The Pittsburgh Penguins also won their Stanley Cup Titles in successive years,  in 1991 and 1992.  The Penguins have endured some lean years since then,  including bankruptcy in 1998.  17-year player and prolific scoring legend Mario Lemieux (Wikipedia profile here} was one of the club’s biggest creditors,  and was able to put together a plan that the NHL Board of Governors and the US Bankruptcy Court approved.  Lemieux bought the Penguins, then came out of retirement to play as player/owner of the Penguins from 2000 to 2006.  In 2005,  it was reported by the Pittsburgh Post-Gazette  that all of the franchise’s $90 million debt was paid.  Lemieux remains as principal owner.  Last season the Penguins finally made it to back to the Stanley Cup Finals,  but lost to Detroit 2 games to 4.

The New York Islanders were formed as one of two expansion teams in 1972 (along with the Atlanta Flames).  In just their third season (1974-’75),  the Islanders made it to the semifinals.   Led by their first line of Mike Bossy,  Bryan Trottier,  and Clark Gilles,  the Islanders won 4 consecutive Stanley Cup Titles,  from 1980 to 1983.  The Islanders remained competitive for the remainder of the 1980′s,  but then began a decline which the franchise has never really come out of.  These days the New York Islanders languish near the bottom of the table,  and are perennially the lowest drawing club in the league. 

The New Jersey Devils are the youngest hockey club in the division,  beginning as the Kansas City Scouts,  in 1974.  The Scouts were one of two expansion teams for 1974 (along with the Washington Capitals).  The team had real trouble attracting season ticket buyers (with just 2,000 in 1975-’76),  and were forced to move to Denver,  Colorado in 1976,  after just two seasons in Missouri.  The Colorado Rockies continued the franchise’s dismal showing on the ice.  For a number of years,  the franchise tried to move again,  to New Jersey,  but the NHL Board blocked the move until a suitable arena was in place.  That came about in 1982.  The New Jersey Devils continued the franchise’s sub-.500 ways,  although the team improved every year from 1984 to 1987.  In 1987-’88,  the Devils achieved the 13-year-old franchise’s first winning season,  and their second playoff appearance.  It took 7 more seasons for the New Jersey Devils to win their first Stanley Cup Title,  in 1995,  with a shutout of the Detroit Red Wings.  The Devils went on to win the Stanley Cup again in 2000 (4-2 over the Dallas Stars) and in 2003 (4-3 over the Mighty Ducks of Anaheim).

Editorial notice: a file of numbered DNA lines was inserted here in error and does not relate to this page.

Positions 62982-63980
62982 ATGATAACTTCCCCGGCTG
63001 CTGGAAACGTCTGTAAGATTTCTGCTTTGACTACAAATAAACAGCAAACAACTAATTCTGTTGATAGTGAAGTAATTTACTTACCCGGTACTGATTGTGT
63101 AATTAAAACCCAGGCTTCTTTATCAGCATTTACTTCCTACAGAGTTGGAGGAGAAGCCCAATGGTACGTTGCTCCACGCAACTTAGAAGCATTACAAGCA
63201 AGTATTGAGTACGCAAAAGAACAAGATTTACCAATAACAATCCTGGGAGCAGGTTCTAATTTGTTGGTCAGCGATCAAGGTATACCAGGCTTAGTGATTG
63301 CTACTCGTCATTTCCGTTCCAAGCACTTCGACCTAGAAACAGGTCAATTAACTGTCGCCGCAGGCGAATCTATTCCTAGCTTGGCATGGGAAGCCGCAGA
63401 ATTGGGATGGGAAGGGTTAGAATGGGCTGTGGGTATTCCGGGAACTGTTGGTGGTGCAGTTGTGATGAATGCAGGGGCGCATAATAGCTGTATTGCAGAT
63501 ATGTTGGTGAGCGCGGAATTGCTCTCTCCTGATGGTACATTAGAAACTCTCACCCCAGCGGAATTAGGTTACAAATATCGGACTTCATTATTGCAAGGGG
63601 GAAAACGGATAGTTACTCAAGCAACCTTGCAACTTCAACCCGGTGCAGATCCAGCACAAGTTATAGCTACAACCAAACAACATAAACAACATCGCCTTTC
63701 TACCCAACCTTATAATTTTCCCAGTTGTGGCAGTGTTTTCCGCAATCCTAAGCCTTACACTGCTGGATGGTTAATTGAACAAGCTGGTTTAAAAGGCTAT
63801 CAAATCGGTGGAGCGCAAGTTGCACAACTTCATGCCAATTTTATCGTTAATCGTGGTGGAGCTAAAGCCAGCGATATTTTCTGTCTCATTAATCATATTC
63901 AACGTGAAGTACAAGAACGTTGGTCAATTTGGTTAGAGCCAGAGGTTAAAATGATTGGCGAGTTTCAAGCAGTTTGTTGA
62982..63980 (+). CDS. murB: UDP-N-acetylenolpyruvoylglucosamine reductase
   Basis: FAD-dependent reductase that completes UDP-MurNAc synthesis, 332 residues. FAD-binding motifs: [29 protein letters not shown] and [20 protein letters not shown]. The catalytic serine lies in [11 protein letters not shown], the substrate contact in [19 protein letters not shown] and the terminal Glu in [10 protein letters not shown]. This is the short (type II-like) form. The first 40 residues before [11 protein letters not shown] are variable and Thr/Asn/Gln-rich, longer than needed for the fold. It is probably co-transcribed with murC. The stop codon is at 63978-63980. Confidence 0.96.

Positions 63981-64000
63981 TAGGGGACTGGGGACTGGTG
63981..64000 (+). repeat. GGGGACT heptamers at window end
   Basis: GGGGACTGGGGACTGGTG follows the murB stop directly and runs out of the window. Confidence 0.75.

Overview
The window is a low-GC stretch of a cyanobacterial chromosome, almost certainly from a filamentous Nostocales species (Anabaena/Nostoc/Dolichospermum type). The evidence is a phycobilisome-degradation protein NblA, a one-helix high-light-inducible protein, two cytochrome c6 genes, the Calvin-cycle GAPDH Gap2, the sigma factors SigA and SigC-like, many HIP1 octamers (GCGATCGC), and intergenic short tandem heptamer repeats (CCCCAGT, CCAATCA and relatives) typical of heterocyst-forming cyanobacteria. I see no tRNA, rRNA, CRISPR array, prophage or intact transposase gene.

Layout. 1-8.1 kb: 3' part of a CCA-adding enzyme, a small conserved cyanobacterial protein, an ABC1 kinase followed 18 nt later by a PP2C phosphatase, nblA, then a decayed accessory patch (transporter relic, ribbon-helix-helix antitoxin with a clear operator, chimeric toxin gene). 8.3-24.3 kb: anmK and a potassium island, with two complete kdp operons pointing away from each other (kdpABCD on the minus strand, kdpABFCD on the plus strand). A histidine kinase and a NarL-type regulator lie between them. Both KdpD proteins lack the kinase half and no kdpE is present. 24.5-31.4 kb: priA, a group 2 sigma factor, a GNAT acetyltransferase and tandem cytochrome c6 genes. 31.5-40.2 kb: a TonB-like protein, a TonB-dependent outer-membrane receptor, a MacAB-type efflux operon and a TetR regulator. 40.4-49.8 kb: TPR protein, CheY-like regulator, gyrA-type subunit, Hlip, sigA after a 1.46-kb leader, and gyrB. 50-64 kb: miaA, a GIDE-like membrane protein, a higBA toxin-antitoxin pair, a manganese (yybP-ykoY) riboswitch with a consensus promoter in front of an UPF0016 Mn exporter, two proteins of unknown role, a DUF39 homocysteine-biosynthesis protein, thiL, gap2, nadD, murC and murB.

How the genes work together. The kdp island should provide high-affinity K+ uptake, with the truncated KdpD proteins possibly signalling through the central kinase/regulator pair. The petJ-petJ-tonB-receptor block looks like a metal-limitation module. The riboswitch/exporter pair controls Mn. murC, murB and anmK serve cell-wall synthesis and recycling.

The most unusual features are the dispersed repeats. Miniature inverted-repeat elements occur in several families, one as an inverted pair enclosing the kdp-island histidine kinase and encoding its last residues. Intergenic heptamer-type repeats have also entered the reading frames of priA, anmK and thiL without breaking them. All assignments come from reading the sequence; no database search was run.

Thanks to Chris Creamer’s Sports Logos Page {click here}.    Thanks to Jersey Database site {click here (set to the JerseyDatabase blog section)}.   Thanks to Logo Shak {click here}.   Thanks to the NHL shop {click here}.   Thanks to Stadium Classics/NHL jerseys {click here}.   Thanks to Gameday Sports Archive (NHL throwback jerseys) {click here}.   Thanks to the contributors to the pages at Wikipedia {NHL page here}.

March 4, 2009

2008-09 FA Cup Sixth Round Proper, the 9 Clubs still alive.

Filed under: 2008-09 FA Cup — admin @ 7:33 pm




Thanks to the contributors to the 2008-2009 FA Cup page at Wikipedia, {
click here}.   Thanks to Tony’s English Football Site {click here}.   Thanks to Historical Football Kits {click here},  for the kits in the club profile boxes.
Thanks to the FootyMad.net sites, for their invaluable Cup History sections on each club {click here (set to Everton FC Cup History)}.